On April 6, 1994, President Juvenal Habyarimana's plane plummeted from the sky after being hit by a missile. It became the albatross around the neck of the Tutsi people when Hutu claimed that the RPF had shot it down. The most widely accepted theory today is that radical Hutu, unsatisfied with the direction of the peace talks, assassinated the Rwandan and Burundian presidents. Either way, the sudden streak of a missile and the fiery light of a falling plane were a diabolical kind of fireworks that night-evil's unseemly opening ceremonies to a hundred days of slaughter that would consume the country.
Within hours of the plane's metal shrapnel gashing Rwandan soil, Hutu sharpened their machetes to do likewise. Radios hissed a message that "the season for slaughter" had arrived. In the days to follow, Hutu killed the Tutsi and their sympathizers at a rate five times higher than the mechanized Nazi gas chambers.
Saveri originally objected to the killings. He was standing with some others, mending a fence that April day, when a community leader approached them. The leader told Saveri and the others that he had seen where some rebels, or inkotanyi, were hiding, and that they should follow him. But when they got there, they found what the community leader, Ngabonziza Zakayo, had known all along: these weren't rebels at all. It was a mother, hiding in a neighbor's house with her two children.
Zakayo ordered the old man who had been hiding this mother and her children to kill them. If the old man refused, he would be killed himself. The old man began pleading. Zakayo demanded ten thousand francs. But the old man begged, saying that he did not have that much money.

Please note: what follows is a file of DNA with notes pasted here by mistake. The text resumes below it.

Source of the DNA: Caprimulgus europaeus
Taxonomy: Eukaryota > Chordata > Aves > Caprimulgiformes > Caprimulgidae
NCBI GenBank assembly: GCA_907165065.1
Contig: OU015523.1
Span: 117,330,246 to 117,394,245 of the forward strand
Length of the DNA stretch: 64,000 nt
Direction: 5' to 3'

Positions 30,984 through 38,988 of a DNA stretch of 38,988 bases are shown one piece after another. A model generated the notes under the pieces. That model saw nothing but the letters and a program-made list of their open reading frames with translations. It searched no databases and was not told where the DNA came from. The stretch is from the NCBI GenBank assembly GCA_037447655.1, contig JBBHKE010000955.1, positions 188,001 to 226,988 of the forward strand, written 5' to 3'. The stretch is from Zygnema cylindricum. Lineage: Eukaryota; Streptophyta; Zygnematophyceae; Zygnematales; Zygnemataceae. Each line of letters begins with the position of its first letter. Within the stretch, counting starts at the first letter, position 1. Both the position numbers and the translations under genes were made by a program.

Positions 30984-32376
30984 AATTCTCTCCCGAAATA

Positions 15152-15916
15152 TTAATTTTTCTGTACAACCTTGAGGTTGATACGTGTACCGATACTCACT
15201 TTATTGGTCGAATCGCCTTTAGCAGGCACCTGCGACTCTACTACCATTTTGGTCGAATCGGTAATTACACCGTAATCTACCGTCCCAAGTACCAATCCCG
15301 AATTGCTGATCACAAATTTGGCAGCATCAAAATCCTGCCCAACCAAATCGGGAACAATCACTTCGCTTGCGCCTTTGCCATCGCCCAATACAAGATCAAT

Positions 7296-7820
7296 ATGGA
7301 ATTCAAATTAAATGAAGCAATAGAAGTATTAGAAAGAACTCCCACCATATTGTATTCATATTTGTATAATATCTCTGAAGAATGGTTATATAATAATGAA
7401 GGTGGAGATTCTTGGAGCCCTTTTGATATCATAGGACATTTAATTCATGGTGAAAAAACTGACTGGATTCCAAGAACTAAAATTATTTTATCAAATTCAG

Zakayo had eyed the small herd of cattle as he approached the house. Greedily, he said that he would take a bull instead as a ransom for the old man's life, so that he would not be buried with the Tutsi he was hiding. The old man continued to plead, suggesting that if he gave Zakayo the bull that the mother and her children should be able to go free. But Zakayo was adamant; the bull was merely penalty for hiding the "cockroaches" and the price for the old man's own life.
"Dig a grave," Zakayo yelled in the direction of the old man. The old man and his neighbor reluctantly obeyed. When the grave was done, the mother and her two children were told to sit in it. They did not try to run, but did just as they were told.
Zakayo selected one of Saveri's friends to beat the mother and her children to death using a spiked club. He refused, was beaten severely, and was then told to sit aside. "Whoever will refuse to kill will be punished later at our discretion," Zakayo warned.
After seeing what had befallen his friend, Saveri did not resist. When given the spiked club, he pummeled the woman and her two small children until they died. Though there were many who then joined in, Saveri was the first to strike. Once they had finished, they covered the bodies with dirt and left the scene. The mother's name was Christine; she was Rosaria's sister.
After killing, Saveri was changed. "Something happened to me," he said. "I was not the same. I was void of peace in my heart from that moment."
Unlike Saveri, Rosaria does not say much about the past.
If asked, she will bare her scars. A gash across her left shoulder reminds the onlooker how she used her back as a human shield to hide two fragile lives, hers and Cadeaux's.
Those mysteries not told by her scars are spoken plainly through her eyes. In the flash of a moment, in the glint of steel, something changed her, and she would never be the same. She too became void of peace in her heart from that moment.
These are the sorrowful mysteries. But Rosaria must turn her eyes again to other mysteries-the mystery of a spared life. Cadeaux: her name is a word Rosaria is just beginning to understand.
Excerpted from As We Forgive by Catherine Claire Larson Copyright © 2009 by Catherine Claire Larson. Excerpted by permission.